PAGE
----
Definition of Aboard

1. Adverb. On a ship, train, plane or other vehicle.

Exact synonyms: On Board



2. Adverb. On first or second or third base. "Their second homer with Bob Allison aboard"
Exact synonyms: On Base
Category relationships: Baseball, Baseball Game

3. Adverb. Side by side. "Anchored close aboard another ship"
Exact synonyms: Alongside

4. Adverb. Part of a group. "Bill's been aboard for three years now"

Definition of Aboard

1. adv. On board; into or within a ship or boat; hence, into or within a railway car.

2. prep. On board of; as, to go aboard a ship.

Definition of Aboard

1. Adverb. On board; into or within a ship or boat; hence, into or within a railway car. ¹

2. Adverb. (nautical) Alongside ¹

3. Adverb. (baseball) On base. ¹

4. Adverb. Astride; with one leg on each side. ¹

5. Preposition. On board of; as, to go ''aboard'' a ship. ¹

6. Preposition. (obsolete) Across; athwart. ¹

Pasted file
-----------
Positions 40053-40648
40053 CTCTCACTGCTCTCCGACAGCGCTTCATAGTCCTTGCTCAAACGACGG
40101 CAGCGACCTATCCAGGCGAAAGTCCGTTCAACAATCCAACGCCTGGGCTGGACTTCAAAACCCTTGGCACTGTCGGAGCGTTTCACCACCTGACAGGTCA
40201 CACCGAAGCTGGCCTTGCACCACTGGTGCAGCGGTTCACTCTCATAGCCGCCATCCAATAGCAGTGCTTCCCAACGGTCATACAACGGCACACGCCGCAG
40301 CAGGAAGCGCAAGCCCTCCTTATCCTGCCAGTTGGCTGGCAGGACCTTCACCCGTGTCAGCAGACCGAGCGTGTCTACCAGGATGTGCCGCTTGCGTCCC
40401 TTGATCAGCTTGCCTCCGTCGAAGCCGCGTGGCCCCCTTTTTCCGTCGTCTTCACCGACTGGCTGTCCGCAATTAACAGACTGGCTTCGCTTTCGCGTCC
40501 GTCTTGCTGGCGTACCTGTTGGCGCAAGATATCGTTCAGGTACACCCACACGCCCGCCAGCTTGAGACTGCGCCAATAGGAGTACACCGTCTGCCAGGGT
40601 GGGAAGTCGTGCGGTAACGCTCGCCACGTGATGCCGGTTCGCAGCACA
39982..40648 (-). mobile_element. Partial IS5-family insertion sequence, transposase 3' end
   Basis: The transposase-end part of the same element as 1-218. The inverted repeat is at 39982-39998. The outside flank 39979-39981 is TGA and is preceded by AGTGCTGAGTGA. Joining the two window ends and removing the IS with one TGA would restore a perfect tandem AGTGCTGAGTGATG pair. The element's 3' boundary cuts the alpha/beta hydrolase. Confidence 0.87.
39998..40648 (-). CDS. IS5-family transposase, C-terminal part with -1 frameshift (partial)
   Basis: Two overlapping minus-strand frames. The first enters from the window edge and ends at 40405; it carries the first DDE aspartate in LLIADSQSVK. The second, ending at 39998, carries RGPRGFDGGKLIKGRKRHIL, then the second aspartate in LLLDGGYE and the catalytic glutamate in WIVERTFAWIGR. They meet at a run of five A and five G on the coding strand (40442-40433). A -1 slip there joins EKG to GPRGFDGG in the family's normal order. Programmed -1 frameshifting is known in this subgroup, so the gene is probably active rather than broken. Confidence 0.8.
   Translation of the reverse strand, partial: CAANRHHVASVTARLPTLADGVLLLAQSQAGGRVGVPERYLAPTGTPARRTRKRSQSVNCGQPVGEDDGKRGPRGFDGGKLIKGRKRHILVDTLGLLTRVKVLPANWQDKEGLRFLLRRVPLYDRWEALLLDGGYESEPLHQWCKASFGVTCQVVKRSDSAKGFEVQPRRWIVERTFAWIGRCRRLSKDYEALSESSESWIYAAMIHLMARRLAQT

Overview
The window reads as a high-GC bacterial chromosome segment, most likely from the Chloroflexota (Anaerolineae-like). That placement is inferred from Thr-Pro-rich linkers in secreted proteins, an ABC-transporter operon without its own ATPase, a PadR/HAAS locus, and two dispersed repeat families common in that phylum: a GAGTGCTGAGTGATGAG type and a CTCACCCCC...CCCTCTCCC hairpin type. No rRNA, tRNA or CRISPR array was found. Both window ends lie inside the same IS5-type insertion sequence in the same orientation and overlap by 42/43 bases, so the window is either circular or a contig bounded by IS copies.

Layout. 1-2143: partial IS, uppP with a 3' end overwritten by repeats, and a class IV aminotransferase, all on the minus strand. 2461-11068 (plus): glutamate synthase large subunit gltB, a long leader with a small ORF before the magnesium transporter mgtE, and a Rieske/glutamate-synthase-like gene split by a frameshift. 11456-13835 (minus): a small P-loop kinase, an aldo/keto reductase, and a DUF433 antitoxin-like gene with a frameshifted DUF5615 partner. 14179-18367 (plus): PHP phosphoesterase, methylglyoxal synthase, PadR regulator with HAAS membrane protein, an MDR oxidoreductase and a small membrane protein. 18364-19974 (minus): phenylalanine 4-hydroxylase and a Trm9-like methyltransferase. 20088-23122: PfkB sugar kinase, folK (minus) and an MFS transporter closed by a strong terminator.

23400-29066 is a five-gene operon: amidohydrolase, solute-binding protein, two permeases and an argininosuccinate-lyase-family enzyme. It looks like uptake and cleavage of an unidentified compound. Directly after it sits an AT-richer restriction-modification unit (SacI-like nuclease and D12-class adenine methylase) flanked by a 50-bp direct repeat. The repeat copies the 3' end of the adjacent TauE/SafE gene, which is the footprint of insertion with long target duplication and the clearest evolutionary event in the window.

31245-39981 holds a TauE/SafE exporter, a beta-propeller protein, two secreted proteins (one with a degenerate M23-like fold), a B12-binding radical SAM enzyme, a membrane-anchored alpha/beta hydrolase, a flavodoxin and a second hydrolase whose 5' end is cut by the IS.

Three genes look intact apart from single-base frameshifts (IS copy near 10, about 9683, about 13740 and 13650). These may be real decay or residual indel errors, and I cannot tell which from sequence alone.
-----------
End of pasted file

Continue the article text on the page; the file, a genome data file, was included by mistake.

¹ Source: wiktionary.com

Definition of Aboard

1. into, in, or on a ship, train, or airplane [adv]

Aboard Pictures

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Lexicographical Neighbors of Aboard

abnormalises
abnormalising
abnormalism
abnormality
abnormalize
abnormalized
abnormalizes
abnormalizing
abnormally
abnormalness
abnormals
abnormities
abnormity
abnormous
aboard (current term)
abocclusion
abococket
abocockets
abodance
abodances
abode
abode by
aboded
abodement
abodements
abodes
aboding
abodings
abogado

Literary usage of Aboard

Below you will find example usage of this term as found in modern and/or classical literature:

1. A General Collection of the Best and Most Interesting Voyages and Travels in by John Pinkerton (1812)
"But to proceed ; Herman Coppinger provided to go aboard, and the next day being the time appointed for Captain Swan and all his men to meet aboard, ..."

2. The Bookman (1910)
"... "ONCE aboard THE LUGGER"* The title of this story might lead the reader to expect a tale of Thames watermen in the manner of Mr. WW Jacobs. ..."

3. The Antiquary by Edward Walford, John Charles Cox, George Latimer Apperson (1888)
"We were no sooner come to anchor, but the Turks began to come aboard us, so that the very first day there came aboard us not so few as 500 rude Turks, ..."

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